Playing music for others and with others
The first time Alexandrian Lynn Falk, 87, heard a mandolin orchestra’s tremolo at a concert, “It was like butterflies singing. It was so beautiful,” she said.
That was 40 years ago. She’s been playing a mandolin ever since with The Mandoleers, a Washington-area orchestra.
Her friend Kathleen Graham was moved as well when she attended a concert at the Smithsonian Institution. “It was like a little harpsichord — so beautiful,” Graham recalled.
She found a mandolin at an estate sale, took lessons in 1995, and today is the orchestra’s first chair mandolinist. After hearing her first concert, “There was no turning back,” said Graham, a resident of Mount Vernon, Virginia.
The Mandoleers, a Washington-area mandolin and guitar orchestra, was founded in 1923 by Herman von Bernewitz as the Takoma Mandoleers. He served as its conductor for the next 73 years.
A new conductor, Nicoletta Moss Miller, has just come aboard. She was an assistant conductor for the Greensboro, North Carolina, Symphony Orchestra and a guest conductor for the Washington-area Levine School of Music.
What’s a mandolin orchestra?
In a mandolin orchestra, the instruments are the mandolin, mandola, mandocello, classical guitar and double bass. Each musician has a specific seat and plays a part, like in a symphony orchestra.
The Mandoleers usually have around 20 musicians, but that number can vary.
The mandolin originated in Italy. Smaller than a guitar, it is similar to the lute and oud, an Arabic string instrument. The Chinese version is called a “pipa.”
A mandolin has eight strings and is tuned like a violin. Mandolin players use a pick to make sound. Performers Falk and Graham play vintage mandolins, made in the 1920s.
Their repertoire includes classical music by composers like Beethoven, Bach, Sammartini, Telemann and Brahms. They also play waltzes and rags, and pop tunes like the Beatles’ “When I’m 64” and “Hey Jude,” as well as a Russian folk tune titled “Bright Shines the Moon.”
During her career, Falk worked at the Voice of America and had jobs tutoring and in real estate. Graham was a budget officer for the federal government prior to her 2015 retirement.
Falk and Graham play in the orchestra “for the joy of making music with others and for others,” Graham said. Falk said she likes making new friends of all ages while learning to play a new instrument: “It’s never too late to learn.”
For forthcoming events and to explore playing in the orchestra, visit mandoleers.org.
Peter DiGiovanni believes that “music is a unique form of communication.” The retiree from Oakton, Virginia “communicates” by playing an accordion with the Washington Metropolitan Accordion Society (WMAS), a group founded in 2003. Today, the group’s 20 to 50 musicians range in age from their mid-20s to their 80s.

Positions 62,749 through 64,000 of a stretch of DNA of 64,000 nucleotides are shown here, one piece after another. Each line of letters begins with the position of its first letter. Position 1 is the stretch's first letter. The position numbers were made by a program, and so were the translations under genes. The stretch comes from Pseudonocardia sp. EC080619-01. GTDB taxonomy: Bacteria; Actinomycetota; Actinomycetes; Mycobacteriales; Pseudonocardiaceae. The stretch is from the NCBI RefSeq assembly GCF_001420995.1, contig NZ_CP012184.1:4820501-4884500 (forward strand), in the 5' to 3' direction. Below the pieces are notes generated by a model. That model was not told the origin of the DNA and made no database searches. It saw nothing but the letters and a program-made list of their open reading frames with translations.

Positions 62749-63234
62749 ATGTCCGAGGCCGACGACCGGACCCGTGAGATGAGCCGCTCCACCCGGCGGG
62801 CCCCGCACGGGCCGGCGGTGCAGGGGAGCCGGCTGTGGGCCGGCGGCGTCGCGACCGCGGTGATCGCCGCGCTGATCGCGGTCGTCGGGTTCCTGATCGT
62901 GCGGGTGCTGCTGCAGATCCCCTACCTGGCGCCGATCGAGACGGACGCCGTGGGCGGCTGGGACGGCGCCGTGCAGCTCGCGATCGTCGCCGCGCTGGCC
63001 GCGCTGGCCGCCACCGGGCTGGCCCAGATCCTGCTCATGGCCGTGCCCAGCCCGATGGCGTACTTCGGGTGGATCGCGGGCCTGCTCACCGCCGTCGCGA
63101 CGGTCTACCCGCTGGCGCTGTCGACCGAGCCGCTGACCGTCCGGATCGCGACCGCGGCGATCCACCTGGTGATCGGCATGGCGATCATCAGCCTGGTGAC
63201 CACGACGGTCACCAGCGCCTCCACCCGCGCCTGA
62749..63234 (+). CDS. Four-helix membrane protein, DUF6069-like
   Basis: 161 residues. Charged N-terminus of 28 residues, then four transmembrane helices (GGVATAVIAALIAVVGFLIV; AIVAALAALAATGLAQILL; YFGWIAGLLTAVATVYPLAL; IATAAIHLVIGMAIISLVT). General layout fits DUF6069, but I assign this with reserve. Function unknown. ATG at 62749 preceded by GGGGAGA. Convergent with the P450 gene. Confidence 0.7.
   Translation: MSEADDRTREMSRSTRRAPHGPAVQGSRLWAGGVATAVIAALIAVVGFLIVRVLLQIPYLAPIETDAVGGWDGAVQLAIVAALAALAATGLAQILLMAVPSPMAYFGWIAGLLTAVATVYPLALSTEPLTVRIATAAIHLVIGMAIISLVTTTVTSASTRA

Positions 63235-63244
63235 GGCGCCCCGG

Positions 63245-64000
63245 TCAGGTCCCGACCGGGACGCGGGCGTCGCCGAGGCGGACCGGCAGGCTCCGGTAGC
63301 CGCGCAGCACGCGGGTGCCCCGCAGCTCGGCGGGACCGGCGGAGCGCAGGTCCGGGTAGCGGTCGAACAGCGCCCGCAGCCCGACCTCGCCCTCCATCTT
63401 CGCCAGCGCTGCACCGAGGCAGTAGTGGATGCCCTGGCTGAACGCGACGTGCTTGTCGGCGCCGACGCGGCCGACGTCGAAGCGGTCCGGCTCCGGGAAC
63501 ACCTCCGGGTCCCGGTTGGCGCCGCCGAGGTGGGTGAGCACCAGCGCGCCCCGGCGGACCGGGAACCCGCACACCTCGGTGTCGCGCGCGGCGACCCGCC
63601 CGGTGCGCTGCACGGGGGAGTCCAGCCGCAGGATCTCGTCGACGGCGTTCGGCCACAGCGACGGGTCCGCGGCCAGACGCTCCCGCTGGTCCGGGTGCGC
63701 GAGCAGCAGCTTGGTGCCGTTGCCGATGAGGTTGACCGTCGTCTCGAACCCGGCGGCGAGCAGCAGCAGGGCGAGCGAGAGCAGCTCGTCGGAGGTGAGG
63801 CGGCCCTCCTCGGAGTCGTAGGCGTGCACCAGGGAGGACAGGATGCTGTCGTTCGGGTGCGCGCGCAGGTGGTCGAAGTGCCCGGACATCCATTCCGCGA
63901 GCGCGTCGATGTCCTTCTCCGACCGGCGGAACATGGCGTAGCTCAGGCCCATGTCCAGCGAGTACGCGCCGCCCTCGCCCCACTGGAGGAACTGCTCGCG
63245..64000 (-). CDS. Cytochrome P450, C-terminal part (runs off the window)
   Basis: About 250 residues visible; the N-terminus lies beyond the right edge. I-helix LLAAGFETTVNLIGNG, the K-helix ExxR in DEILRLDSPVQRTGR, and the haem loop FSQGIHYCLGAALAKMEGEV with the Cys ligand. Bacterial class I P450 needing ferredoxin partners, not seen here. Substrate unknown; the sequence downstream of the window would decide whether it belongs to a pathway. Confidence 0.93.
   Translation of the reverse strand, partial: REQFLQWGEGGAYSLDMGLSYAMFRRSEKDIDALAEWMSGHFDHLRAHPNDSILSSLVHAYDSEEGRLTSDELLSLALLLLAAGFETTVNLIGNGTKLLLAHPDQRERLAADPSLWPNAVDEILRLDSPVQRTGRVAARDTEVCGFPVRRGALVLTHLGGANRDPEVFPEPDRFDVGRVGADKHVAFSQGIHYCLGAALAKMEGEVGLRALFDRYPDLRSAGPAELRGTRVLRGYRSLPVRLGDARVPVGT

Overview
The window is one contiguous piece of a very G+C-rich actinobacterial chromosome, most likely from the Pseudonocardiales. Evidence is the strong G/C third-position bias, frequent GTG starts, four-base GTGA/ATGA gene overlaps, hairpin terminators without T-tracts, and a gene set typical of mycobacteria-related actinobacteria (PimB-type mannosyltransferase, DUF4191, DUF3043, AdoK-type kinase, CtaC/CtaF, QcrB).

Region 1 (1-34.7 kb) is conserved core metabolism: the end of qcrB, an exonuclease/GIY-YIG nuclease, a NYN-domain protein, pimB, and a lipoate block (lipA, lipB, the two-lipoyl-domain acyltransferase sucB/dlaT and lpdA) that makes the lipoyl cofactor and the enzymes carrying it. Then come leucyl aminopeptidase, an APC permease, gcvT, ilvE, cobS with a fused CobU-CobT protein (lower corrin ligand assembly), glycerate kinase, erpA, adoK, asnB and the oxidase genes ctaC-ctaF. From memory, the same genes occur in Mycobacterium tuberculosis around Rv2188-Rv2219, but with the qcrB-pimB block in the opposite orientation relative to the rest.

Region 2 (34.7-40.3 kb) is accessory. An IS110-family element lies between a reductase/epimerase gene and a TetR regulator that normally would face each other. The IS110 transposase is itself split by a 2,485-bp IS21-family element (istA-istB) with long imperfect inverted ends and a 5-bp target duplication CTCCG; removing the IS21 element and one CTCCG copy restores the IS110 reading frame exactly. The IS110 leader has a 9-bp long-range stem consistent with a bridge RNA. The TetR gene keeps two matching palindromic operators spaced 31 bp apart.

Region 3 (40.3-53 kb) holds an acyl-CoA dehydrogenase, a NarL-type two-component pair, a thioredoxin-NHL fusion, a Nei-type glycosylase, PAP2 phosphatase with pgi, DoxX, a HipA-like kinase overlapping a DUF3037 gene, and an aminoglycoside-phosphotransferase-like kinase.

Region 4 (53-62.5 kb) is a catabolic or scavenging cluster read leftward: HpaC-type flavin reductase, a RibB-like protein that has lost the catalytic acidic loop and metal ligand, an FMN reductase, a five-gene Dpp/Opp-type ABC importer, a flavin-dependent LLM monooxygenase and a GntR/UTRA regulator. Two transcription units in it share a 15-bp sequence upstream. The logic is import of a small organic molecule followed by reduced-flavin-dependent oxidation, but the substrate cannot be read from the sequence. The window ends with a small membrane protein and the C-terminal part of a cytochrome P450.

“We all love music,” said DiGiovanni, president and music director of the society. “An accordion just makes it sound better.”
DiGiovanni is especially fond of the accordion because it is so versatile. It can “simultaneously produce melody, harmony and rhythm in a huge variety of ways and is very expressive,” he explained.
“It sounds like no other instrument. This translates into a positive listening experience for our audiences.”
The instrument is known colloquially as “the squeezebox” because musicians squeeze the bellows in and draw them out.
WMAS meets once a month at Sleepy Hollow United Methodist Church in Falls Church, Virginia, for a “playalong,” or jam session. They also perform concerts when invited and always hold a December member concert.
It was “divine intervention” that got DiGiovanni into playing the accordion in retirement, he said. He worked for Mobil Oil for 32 years, retired in 2000 and joined the board of directors of a Mobil retirees’ club.
His first task was to organize a Christmas party and find some entertainment. DiGiovanni invited the Washington Balalaika Society, and he played piano.
“As a lark,” he took his father’s accordion along, which he had played by ear off and on as a teenager, and played some songs on it. Soon after the holiday party, he went to a WMAS gathering, joined, and is now president. DiGiovanni can play 1,500 songs by ear.
Most members of the WMAS are not professional musicians but play for fun and get together once a month. A few are paid to play at restaurants and Oktoberfest events.
The accordionists play “just about everything,” DiGiovanni said: American standards, rock and roll, light classical, Broadway, Cajun, Irish, ragtime, jazz, polkas and waltzes.
“We play for the occasion,” DiGiovanni said.
“I enjoy playing for others and with other musicians. It is very satisfying to take something that is part of me and share it with others.”
The club’s next guest artist concert, featuring Stas Venglevski, will be on September 25. Their next member concert will be at Oktoberfest on October 16. For more information, visit washingtonaccordions.org.